Another alpine season is underway and there is little snow in Europe.
Near the Arctic Circle at Levi, Finland, the slalom has been cancelled. Magnificent Wengen is bare ... not a flake. Glorious Val d'Isere is struggling as well. Even in Kitzbuhel they are worried.
Not so Lake Louise, Alta.
Here, deep in the heart of the Rocky Mountains, two hours to the west of Calgary, there is an abundance of the white stuff. You can bet your bottom dollar that this place will live up to its reputation and there will be racing on the opening weekend of the speed campaign. That's because, as everyone is starting to figure out, winter officially starts right here.
"They are always ready for us at Lake Louise," says Austrian veteran Klaus Kroell. "Here there is always a race."
And history bears him out. Since the World Cup first came to Lake Louise in the early 1980s, only two of the 72 races intended to be run at this mountain have failed to get out of the start gate. And that wasn't because of a lack of snow. Rather freak snowstorms and high winds made it impossible to safely get on track.
"We're insured for cancellation with Lloyd's of London," says John Cassels the race chairman at Lake Louise. "All the European resorts want our rates because we pay less than anyone else. We hardly ever miss."
Only Canadian stop
And that's a good thing in a sport that's been hampered by poor snow conditions over the last number of years in the European heartland. It has served to erase the reluctance that the Swiss and Austrian skiers, for instance, have shown in the past to begin their season on this side of the Atlantic Ocean.
Now, all you hear is praise for the singular Canadian stop on the circuit and there's even the shadow of a hint that more racing should be built into the North American end of the World Cup schedule.
"I ski four or five times more races in Europe than I do in North America but a lot of my success comes at places like Lake Louise," says Aksel Lund Svindal, the two-time overall World Cup champion from Norway. "I won my first race at Lake Louise at the start of a season. Here it's like being with family. We're all together to start off on the right foot."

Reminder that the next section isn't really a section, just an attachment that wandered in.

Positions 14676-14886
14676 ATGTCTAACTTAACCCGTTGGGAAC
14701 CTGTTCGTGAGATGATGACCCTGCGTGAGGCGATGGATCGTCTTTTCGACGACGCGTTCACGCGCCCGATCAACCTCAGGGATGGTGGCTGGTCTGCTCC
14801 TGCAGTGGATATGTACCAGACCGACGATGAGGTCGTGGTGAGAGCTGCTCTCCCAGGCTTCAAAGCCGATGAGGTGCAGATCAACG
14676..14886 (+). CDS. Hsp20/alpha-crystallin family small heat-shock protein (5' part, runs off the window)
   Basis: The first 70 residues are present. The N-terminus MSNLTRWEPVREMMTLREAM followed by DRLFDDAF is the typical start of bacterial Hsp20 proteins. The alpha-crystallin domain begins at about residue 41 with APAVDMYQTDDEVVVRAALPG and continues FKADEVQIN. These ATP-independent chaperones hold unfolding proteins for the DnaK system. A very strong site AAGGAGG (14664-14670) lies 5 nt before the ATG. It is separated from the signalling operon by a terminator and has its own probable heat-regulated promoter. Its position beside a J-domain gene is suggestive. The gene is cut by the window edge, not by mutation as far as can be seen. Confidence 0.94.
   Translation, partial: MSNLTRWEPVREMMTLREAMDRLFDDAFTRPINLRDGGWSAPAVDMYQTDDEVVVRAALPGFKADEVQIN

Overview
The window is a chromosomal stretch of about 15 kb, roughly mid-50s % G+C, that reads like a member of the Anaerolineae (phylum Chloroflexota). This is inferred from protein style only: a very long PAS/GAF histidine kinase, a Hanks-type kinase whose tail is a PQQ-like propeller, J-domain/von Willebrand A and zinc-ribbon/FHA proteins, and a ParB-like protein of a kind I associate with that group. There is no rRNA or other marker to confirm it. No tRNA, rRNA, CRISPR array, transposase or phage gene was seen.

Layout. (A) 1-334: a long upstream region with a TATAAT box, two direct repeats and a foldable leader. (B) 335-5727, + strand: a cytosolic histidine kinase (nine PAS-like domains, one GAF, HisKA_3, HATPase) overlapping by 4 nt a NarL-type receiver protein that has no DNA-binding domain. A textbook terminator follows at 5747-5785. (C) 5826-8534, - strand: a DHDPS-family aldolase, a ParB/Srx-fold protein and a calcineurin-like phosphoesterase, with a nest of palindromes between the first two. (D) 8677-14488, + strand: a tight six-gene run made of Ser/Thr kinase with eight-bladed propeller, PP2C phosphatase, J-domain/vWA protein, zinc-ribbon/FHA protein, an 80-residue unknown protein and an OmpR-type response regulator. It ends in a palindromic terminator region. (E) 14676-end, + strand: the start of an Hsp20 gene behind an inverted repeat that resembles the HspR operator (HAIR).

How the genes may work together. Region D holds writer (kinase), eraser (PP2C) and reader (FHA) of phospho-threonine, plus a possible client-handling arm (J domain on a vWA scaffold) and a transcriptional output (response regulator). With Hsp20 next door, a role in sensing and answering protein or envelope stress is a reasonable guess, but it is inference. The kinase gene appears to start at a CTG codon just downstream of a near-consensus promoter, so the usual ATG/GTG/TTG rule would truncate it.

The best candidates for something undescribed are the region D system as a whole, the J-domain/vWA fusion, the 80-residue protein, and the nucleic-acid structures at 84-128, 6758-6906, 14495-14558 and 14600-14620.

Course workers spent a 24-hour stretch grooming the course in advance of the first training run on Thursday. They were faced with a 40-centimetre snowfall from the previous day. It's not an unusual occurrence at Lake Louise as late November often delivers extreme cold and heavy precipitation in these parts.
For the eager racers from all over the globe that's more than acceptable. In fact, it's welcome news.
Not the 'gnarliest' track, but lots of snow
"It's not the gnarliest track in the world," admits World Cup giant slalom champion Ted Ligety of the United States. "But there's always snow at Lake Louise and it's good to know the season will get out of the gate quickly."
This is a sentiment that's echoed over and over again by the racers. Far from frowning on the relative ease of the course or the fact that it's fairly remote from a major population base or even the frigid headwinds that may slow their progress, everyone seems comforted by the knowledge that Lake Louise is regarded as being an old reliable friend ... something to count on.
"It's only fitting that we should begin at Lake Louise," reckons the overall World Cup champion Ivica Kostelic of Croatia. "Here it's always a go."
That's the legend of this jewel of the Rockies.
At Lake Louise, almost magically, winter arrives right on time and without fail.
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